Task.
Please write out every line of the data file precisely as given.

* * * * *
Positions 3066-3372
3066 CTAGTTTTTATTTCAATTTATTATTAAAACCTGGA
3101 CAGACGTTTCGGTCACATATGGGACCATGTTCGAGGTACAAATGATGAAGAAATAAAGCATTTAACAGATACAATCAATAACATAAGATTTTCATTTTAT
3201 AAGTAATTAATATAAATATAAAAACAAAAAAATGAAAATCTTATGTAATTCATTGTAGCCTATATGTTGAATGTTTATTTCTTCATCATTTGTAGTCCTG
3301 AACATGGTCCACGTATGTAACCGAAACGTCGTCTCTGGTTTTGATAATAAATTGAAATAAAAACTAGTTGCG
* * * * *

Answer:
Positions 3066-3372
3066 CTAGTTTTTATTTCAATTTATTATTAAAACCTGGA
3101 CAGACGTTTCGGTCACATATGGGACCATGTTCGAGGTACAAATGATGAAGAAATAAAGCATTTAACAGATACAATCAATAACATAAGATTTTCATTTTAT
3201 AAGTAATTAATATAAATATAAAAACAAAAAAATGAAAATCTTATGTAATTCATTGTAGCCTATATGTTGAATGTTTATTTCTTCATCATTTGTAGTCCTG
3301 AACATGGTCCACGTATGTAACCGAAACGTCGTCTCTGGTTTTGATAATAAATTGAAATAAAAACTAGTTGCG